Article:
Employers that take OSHA and state agency safety violations seriously probably won’t face additional legal troubles outside the workers’ compensation system if an employee is later hurt or killed.
Ignore those reports, and employees can sue for unlimited damages if they can convince the court that the employer “intentionally engages in misconduct knowing it is substantially certain to cause serious injury or death to employees, and an employee is injured or killed by that misconduct.”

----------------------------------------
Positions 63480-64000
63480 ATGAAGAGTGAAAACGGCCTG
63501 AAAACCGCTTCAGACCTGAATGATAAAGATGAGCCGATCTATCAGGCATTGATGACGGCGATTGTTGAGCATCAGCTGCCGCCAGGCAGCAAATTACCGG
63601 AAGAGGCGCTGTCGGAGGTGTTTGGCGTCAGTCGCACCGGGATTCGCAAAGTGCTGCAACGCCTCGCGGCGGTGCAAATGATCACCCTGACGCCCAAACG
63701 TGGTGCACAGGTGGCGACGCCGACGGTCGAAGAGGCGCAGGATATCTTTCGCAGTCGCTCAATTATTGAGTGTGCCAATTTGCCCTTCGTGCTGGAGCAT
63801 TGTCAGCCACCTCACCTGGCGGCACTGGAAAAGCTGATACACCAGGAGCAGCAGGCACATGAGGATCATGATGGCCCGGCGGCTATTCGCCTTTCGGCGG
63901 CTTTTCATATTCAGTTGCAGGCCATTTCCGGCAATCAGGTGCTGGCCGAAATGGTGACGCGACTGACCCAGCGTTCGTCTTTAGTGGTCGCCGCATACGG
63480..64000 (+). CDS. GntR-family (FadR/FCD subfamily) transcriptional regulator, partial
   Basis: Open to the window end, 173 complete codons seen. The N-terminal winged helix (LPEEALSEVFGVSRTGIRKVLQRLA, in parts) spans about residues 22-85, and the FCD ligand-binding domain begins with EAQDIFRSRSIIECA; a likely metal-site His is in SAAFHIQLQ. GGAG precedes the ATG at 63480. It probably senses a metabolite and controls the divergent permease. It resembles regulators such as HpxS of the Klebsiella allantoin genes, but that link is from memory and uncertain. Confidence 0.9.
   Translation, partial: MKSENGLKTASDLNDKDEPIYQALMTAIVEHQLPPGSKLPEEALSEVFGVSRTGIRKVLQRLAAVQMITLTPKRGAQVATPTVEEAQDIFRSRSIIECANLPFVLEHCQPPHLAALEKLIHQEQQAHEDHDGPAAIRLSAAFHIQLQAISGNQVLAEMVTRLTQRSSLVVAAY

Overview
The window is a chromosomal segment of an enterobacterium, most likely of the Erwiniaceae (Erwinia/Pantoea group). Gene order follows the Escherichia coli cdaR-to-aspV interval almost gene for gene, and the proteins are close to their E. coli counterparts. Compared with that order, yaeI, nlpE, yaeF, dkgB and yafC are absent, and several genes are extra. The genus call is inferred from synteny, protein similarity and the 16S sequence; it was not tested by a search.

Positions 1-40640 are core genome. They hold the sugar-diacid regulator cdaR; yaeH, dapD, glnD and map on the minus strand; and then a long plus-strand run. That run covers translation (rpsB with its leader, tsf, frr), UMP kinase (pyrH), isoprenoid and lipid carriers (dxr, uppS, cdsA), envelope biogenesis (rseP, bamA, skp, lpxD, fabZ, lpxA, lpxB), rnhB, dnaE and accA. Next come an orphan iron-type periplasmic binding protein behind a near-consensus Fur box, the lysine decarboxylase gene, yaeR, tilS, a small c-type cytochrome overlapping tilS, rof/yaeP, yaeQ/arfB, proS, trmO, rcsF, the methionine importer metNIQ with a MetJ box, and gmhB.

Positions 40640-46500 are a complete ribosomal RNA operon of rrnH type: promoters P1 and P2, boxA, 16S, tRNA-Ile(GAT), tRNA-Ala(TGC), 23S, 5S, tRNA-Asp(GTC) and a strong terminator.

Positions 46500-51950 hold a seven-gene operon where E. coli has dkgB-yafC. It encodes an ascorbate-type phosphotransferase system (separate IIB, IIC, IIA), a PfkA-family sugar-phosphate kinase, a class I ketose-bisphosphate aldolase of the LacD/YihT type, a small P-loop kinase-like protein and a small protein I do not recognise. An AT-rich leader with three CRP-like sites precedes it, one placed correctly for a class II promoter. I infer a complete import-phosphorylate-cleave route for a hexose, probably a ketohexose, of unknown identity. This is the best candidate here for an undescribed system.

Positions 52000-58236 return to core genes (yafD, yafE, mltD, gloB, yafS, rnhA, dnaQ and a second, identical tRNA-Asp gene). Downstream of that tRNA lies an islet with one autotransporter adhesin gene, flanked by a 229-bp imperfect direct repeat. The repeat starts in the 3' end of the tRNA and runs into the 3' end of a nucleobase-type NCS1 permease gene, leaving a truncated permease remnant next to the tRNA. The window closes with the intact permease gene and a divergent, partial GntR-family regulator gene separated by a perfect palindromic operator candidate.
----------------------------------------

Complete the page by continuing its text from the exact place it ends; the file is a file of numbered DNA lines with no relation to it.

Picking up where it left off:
Recent case: Roger Edwards died at work when he took a break behind the annealing ovens where he had been working. The ovens leaked carbon monoxide. OSHA then cited the company. But there was no evidence the company knew about the leak. The court said Edwards’ widow was limited to a workers’ compensation claim. She couldn’t sue the company directly for additional damages. (Edwards v. GE Lighting, No. 05-CVS-1465, North Carolina Court of Appeals, 2008)